The Psychology of Storytelling: What Can eLearning Creators Learn from Star Wars?


In the last two post of this series, we discussed why stories present ideal contexts for learning and shared a helpful infographic about why elearning provides more effective training and improves retention. As a buyer of elearning, you want products that teach concepts effectively, and as a seller you want to offer content that rivals the best elearning products as the most effective, engaging, and fun courses.

As a seller, how can you incorporate stories and challenges into your course? As authors, George Lucas, JK Rowling, and J. R. R. Tolkien did something right. They created series, or sagas, that excite audiences and continuously prompt questions. Readers or viewers can’t wait to see what happens next. However, there are not many elearning courses that blend the best of a saga like Star Wars with the educational content of a top-notch lecture. Let’s examine what Star Wars did well and see how you can incorporate those components into your training.

Aside from the exciting action of the first scene of the first episode, there is a continuous prompting of questions throughout each episode that keeps viewers hungry for more—not only do they want to watch the entire episode right then and there, but they might also want to watch the rest of the trilogy, or both trilogies, immediately. As I mentioned in the first post of this series, continuously prompting questions increases the likelihood that a new concept will form when the question is answered. So maybe figuring out why Princess Leia is being held captive is not particularly educational, but swap out that knowledge with some concept that is relevant to your course, make learners wonder why, and expect them to remember that fact much longer than if they heard the same thing in a boring lecture.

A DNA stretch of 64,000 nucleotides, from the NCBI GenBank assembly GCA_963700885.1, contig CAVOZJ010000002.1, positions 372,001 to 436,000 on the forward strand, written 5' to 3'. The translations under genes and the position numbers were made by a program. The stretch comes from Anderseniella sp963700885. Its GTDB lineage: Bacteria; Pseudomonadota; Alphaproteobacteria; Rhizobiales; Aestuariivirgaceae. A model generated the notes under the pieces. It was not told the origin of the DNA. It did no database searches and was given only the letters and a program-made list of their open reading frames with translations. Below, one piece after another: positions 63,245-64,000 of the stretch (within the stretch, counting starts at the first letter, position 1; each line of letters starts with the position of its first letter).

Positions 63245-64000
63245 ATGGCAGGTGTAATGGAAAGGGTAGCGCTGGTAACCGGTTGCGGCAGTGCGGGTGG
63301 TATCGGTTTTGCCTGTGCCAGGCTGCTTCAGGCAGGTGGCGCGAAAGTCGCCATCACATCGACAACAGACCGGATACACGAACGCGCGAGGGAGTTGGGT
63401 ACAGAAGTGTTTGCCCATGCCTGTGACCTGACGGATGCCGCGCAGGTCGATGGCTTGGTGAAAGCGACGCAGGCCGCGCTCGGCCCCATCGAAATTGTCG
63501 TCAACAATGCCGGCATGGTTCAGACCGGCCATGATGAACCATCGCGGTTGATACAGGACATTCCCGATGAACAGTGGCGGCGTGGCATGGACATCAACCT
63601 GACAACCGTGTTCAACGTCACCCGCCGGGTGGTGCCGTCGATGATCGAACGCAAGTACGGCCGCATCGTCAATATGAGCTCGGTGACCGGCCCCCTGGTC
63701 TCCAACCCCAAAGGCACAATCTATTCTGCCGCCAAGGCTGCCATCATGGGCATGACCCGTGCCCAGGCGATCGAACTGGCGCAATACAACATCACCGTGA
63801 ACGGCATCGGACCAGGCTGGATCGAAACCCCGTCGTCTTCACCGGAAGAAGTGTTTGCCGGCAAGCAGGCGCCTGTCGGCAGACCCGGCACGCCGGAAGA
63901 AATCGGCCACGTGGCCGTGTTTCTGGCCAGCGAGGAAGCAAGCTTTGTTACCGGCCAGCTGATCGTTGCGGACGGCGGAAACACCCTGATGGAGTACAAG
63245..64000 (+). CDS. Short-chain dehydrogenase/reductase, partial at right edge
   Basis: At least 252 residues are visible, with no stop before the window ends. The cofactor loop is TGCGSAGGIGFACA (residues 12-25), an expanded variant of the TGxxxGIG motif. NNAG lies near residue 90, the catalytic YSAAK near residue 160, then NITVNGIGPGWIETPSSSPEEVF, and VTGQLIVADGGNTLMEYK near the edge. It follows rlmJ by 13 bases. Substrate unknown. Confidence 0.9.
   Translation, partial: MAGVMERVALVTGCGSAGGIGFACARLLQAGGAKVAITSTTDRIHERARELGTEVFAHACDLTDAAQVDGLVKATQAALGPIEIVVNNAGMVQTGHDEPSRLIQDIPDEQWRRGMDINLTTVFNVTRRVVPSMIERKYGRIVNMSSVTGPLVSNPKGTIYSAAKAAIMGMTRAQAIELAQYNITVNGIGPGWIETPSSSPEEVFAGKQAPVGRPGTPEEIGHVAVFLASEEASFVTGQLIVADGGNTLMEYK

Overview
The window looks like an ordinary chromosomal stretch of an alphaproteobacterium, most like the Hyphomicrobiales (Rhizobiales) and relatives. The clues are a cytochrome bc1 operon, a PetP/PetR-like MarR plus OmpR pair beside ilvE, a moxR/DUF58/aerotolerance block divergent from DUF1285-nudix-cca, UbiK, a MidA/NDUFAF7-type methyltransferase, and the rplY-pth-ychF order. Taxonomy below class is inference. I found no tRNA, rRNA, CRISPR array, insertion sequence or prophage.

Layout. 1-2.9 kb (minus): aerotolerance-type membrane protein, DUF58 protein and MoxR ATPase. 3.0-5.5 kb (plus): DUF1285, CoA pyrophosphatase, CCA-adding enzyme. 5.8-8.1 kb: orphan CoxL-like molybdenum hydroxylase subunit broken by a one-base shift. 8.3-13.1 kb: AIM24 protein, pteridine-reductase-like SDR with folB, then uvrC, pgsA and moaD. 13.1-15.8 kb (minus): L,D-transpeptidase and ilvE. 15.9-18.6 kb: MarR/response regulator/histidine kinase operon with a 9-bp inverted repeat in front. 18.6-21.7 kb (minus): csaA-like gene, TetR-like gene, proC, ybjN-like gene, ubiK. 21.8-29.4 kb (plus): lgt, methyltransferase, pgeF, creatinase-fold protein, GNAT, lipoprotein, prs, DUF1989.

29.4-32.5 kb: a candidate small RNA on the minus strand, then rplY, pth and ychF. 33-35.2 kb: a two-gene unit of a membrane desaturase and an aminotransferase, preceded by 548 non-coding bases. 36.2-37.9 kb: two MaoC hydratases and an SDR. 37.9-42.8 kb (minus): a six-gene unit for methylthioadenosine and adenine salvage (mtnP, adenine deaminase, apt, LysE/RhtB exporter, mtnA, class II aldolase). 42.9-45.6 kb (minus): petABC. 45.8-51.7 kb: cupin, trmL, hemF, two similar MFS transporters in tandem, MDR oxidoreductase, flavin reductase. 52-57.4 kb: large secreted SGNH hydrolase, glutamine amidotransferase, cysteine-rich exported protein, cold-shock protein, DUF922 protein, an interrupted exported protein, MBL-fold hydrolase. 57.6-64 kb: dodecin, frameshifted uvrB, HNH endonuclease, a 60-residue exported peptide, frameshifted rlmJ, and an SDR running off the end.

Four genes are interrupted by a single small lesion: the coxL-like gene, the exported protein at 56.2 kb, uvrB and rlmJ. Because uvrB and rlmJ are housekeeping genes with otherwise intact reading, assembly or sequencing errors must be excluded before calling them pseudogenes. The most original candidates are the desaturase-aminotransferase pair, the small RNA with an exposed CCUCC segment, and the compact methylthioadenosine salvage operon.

Star Wars also has complex characters who we follow from episode to episode. These characters encounter real human issues viewers can relate to (even though many of them are not human). People like relating to characters. Why? The more a viewer relates to a character, the more self-immersive the content becomes (see the first post of this series to find out why that is important). Suppose you have to figure out if characters, say Alice or Tom, got from point A to point B faster during an elearning course. You probably won’t really care much who wins and you’ll likely breeze through the problem to get it over with. However, if you relate to Alice or Tom because you know something about them and have seen their characters develop throughout several courses, you may take more time to think about the problem and put more effort into fleshing out an answer, as well as identifying implications.

The graphics, sound effects, and realistic videos in Star Wars have always been ahead of their time. Though the original trilogy seems fairly low-tech to us today, it surpassed many people’s expectations when it was first released. eLearning sellers could incorporate the same techniques that George Lucas used in his Star Wars trilogies. Though most sellers do not have nearly as high of a production value, virtual reality technologies and other helpful tools will likely make high-quality and interactive experiences more affordable and accessible. In not too many years, sellers could blend excellent graphics with appropriate sound and lighting effects to excite learners and activate concepts at the appropriate time.

Though creating a program with as high of a production value as Star Wars would be quite challenging, the Star Wars saga offers many valuable hints and techniques for captivating an audience and introducing valuable content. As a creator of elearning, you can borrow the techniques that George Lucas used in his exciting saga to create excellent elearning content that excites consumers.

Image Credit: JD Hancock via flickr